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dc.contributor.authorFrancis, Clarissa*
dc.contributor.authorBradley, Josephine*
dc.contributor.authorBass, Christopher*
dc.contributor.authorScipio, Karla*
dc.contributor.authorBraithwaite, Ronald*
dc.date.accessioned2017-09-05T21:23:28Z
dc.date.available2017-09-05T21:23:28Z
dc.date.issued2016
dc.identifier.urihttp://hdl.handle.net/10675.2/621594
dc.description.abstractBackground: This research was based on the premise that various factors, such as social determinants, cultural competency, use of statistics and location, contribute to the efficacy of the transmission of sexual health education. In the United States, African American women account for 60% of the cases of human immunodeficiency virus (HIV) of women. Considerable research has noted the high rates of HIV among African-American women. The present research, however, focused exclusively on Black college women at Clark Atlanta University (CAU). Methods: A mixed method approach using surveys and participant observation in an exploratory case study was used to evaluate responses of Black college women at CAU to sexual health peer education. Results: Most of the Black college women who attended an event sponsored by Health Services, the Health Peers Educating and Encouraging Responsible Students (H-PEERS), reported that it effectively impacted their overall sexual health. Conclusions: Although, the female students reported having prior knowledge of sexual health information prior to attending CAU, including risk reduction behaviors, they reported participating in sexual risky behaviors. Many of the female students whom reported attending an event sponsored by the H-PEERS effectively had an impact on their sexual health knowledge, attitudes and beliefs towards sex, sexual behaviors, and sexual health status. Further research is needed on how the overall sexual health of black college women at Historically Black Colleges and Universities (HBCU) and predominantly white schools (PWI), and how strategies, such as peer-led health education, differ in transmission and efficacy.
dc.language.isoenen
dc.publisherGeorgia Public Health Associationen
dc.subjectHBCUen
dc.subjectPeer Educationen
dc.subjectHIV/Aidsen
dc.subjectBlack College Womenen
dc.titleBlack college women sexual health peer education at Clark Atlanta Universityen
dc.typeArticleen
dc.contributor.departmentClark Atlanta University; Morehouse School of Medicineen
dc.identifier.journalJournal of the Georgia Public Health Associationen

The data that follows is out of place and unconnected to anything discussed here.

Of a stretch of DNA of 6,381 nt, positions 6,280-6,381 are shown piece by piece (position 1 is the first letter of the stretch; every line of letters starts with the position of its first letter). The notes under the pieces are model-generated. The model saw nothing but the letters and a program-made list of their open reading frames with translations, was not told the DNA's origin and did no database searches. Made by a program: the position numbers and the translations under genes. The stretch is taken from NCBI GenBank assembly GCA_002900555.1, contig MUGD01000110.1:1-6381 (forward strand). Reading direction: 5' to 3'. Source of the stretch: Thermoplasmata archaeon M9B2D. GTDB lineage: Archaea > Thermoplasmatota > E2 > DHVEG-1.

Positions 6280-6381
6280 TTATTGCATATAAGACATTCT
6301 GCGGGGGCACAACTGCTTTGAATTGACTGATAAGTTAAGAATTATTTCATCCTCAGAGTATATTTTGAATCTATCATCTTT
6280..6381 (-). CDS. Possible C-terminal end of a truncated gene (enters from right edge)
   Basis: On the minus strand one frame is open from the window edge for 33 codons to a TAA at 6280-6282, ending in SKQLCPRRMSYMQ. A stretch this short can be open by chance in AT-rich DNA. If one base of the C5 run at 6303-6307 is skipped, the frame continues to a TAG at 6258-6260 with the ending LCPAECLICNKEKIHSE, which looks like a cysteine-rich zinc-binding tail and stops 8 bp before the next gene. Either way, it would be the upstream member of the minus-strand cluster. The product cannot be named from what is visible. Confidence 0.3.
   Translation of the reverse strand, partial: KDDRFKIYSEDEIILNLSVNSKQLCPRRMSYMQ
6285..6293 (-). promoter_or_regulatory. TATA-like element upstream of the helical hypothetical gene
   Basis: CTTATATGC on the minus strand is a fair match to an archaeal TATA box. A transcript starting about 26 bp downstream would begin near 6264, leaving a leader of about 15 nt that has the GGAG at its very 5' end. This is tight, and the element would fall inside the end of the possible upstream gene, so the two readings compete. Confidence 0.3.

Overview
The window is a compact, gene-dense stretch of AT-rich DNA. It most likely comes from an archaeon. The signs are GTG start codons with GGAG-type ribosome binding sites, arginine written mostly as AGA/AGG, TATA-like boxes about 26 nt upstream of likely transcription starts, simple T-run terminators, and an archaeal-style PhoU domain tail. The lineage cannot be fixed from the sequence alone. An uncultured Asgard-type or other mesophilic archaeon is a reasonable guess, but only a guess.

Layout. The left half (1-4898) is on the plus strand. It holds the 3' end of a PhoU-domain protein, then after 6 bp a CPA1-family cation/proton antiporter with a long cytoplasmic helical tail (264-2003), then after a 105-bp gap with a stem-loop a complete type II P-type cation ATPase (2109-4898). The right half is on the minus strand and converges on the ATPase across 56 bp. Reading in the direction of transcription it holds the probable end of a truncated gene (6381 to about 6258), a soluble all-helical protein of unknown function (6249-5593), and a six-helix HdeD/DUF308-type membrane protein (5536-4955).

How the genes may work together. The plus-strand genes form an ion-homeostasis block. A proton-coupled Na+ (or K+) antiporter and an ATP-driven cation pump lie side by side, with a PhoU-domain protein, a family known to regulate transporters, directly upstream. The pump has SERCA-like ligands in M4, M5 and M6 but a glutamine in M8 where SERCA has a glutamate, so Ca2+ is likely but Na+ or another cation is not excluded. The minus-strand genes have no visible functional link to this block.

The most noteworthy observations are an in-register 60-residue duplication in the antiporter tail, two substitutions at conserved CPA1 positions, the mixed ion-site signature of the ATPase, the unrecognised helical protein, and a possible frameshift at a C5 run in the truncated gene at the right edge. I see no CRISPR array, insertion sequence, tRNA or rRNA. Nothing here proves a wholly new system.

refterms.dateFOA2019-04-09T23:46:50Z
html.description.abstractBackground: This research was based on the premise that various factors, such as social determinants, cultural competency, use of statistics and location, contribute to the efficacy of the transmission of sexual health education. In the United States, African American women account for 60% of the cases of human immunodeficiency virus (HIV) of women. Considerable research has noted the high rates of HIV among African-American women. The present research, however, focused exclusively on Black college women at Clark Atlanta University (CAU). Methods: A mixed method approach using surveys and participant observation in an exploratory case study was used to evaluate responses of Black college women at CAU to sexual health peer education. Results: Most of the Black college women who attended an event sponsored by Health Services, the Health Peers Educating and Encouraging Responsible Students (H-PEERS), reported that it effectively impacted their overall sexual health. Conclusions: Although, the female students reported having prior knowledge of sexual health information prior to attending CAU, including risk reduction behaviors, they reported participating in sexual risky behaviors. Many of the female students whom reported attending an event sponsored by the H-PEERS effectively had an impact on their sexual health knowledge, attitudes and beliefs towards sex, sexual behaviors, and sexual health status. Further research is needed on how the overall sexual health of black college women at Historically Black Colleges and Universities (HBCU) and predominantly white schools (PWI), and how strategies, such as peer-led health education, differ in transmission and efficacy.


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